These objectives are rather general, and you probably want to achieve a combination of them. But what specifically are you seeking to accomplish in the relatively short time you will have with the client? Take time to put your objectives in writing. A written objective can provide a unifying theme for your entire presentation. Use “to” phrases to state your objectives: to convince, to persuade, to demonstrate, to inform. For example, the objectives below give the presentation team a clear idea of their goals: •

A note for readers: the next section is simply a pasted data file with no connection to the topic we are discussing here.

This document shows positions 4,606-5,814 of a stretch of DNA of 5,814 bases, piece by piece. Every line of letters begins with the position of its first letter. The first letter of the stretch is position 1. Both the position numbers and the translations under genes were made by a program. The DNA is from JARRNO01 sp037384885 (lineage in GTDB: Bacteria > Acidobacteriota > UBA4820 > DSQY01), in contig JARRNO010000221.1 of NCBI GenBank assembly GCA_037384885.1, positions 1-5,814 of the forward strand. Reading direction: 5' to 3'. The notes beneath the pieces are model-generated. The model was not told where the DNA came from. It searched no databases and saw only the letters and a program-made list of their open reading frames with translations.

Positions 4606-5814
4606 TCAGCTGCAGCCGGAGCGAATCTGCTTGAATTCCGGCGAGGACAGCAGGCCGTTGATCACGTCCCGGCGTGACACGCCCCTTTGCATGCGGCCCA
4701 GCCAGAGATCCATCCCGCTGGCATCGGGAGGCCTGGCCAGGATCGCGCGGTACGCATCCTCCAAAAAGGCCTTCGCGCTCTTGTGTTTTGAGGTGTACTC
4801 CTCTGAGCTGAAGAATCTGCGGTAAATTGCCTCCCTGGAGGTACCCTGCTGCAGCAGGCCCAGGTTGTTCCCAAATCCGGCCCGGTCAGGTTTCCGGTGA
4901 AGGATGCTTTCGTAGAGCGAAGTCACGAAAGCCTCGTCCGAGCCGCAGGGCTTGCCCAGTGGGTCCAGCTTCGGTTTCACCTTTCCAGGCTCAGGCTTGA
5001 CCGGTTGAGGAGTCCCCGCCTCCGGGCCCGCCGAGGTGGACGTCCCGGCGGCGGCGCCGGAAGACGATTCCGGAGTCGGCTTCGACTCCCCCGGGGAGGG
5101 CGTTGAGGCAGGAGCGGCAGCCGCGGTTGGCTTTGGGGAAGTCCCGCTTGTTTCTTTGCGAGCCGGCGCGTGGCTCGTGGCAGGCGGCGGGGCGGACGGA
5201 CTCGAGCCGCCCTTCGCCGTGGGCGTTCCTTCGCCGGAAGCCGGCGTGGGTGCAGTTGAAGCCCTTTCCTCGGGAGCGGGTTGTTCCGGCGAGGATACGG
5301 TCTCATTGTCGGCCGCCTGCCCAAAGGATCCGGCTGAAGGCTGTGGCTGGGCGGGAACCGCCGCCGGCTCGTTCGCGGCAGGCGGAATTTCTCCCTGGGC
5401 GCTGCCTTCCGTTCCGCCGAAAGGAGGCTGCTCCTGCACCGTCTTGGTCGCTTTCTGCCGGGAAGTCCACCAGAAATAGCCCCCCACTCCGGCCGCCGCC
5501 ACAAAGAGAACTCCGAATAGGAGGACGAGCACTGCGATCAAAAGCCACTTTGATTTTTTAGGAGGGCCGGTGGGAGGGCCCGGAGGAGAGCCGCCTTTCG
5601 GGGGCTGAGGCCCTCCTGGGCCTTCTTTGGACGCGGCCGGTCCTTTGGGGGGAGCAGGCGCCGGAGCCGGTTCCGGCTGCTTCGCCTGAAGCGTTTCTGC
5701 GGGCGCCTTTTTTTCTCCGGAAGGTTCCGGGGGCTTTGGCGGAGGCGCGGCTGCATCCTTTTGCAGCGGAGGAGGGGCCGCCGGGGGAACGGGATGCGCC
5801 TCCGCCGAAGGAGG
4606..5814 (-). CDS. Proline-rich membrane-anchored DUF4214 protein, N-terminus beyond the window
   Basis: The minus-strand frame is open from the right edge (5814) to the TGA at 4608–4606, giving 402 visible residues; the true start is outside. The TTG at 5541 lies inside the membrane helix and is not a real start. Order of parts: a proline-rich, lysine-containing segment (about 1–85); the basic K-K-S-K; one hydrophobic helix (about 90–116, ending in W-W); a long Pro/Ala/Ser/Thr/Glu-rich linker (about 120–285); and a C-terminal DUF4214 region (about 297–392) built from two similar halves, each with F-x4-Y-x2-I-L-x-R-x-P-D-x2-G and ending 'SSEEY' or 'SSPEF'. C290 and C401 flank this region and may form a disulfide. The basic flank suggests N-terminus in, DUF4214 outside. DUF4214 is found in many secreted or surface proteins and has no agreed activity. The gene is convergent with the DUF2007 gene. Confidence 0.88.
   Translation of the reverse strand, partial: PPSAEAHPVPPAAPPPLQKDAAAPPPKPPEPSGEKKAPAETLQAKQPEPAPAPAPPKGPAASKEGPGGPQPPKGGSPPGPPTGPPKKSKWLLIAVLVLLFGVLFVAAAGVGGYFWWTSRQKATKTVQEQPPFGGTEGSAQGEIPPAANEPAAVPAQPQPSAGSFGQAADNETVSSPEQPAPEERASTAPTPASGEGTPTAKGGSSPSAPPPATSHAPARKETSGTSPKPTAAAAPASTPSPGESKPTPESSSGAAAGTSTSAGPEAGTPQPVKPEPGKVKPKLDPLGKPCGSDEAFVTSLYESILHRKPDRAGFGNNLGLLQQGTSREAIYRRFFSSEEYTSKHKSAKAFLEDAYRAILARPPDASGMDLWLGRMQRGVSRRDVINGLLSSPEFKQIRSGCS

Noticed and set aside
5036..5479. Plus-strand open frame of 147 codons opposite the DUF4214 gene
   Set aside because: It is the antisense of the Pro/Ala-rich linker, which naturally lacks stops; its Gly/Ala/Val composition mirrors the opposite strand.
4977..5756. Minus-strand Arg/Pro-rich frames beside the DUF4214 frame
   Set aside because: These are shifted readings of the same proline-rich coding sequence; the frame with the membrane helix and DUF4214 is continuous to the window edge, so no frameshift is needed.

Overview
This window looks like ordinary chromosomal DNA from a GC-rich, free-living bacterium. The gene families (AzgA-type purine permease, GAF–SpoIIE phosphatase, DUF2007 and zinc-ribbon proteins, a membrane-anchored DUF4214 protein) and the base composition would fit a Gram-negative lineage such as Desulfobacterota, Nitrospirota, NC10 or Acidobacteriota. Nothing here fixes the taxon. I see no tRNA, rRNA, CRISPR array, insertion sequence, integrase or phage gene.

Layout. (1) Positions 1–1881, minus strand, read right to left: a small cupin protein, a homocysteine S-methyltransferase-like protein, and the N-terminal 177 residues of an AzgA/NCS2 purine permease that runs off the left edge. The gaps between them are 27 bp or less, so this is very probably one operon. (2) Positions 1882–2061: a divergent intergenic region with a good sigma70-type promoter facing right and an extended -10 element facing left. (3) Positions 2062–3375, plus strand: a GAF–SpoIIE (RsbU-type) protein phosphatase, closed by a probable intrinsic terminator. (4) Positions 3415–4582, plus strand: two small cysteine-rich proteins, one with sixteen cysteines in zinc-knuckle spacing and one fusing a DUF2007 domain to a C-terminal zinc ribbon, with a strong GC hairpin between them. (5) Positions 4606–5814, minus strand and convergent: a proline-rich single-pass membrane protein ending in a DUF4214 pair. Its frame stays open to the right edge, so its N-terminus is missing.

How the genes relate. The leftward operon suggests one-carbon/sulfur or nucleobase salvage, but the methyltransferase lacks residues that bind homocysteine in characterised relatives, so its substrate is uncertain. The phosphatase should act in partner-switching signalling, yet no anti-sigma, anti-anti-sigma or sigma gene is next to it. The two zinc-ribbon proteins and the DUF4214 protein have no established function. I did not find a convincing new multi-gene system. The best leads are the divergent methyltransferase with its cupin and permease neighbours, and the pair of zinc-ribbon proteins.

To convince Everett Hospital that our company offers a superior interpreter call network and an effective partnership with an interpreter service to help Everett provide high-quality health care to all of its patients. To prove to FairValue Hardware that by improving customer service—as well as upgrading major stores—the company can regain its market share and overcome strong competition from rival chains. To demonstrate to South Holland Community Hospital that our company’s outreach program will attract key patient groups, improve the hospital’s financial standing, and create an ongoing need for the hospital’s services in the surrounding community above and beyond immediate care facilities.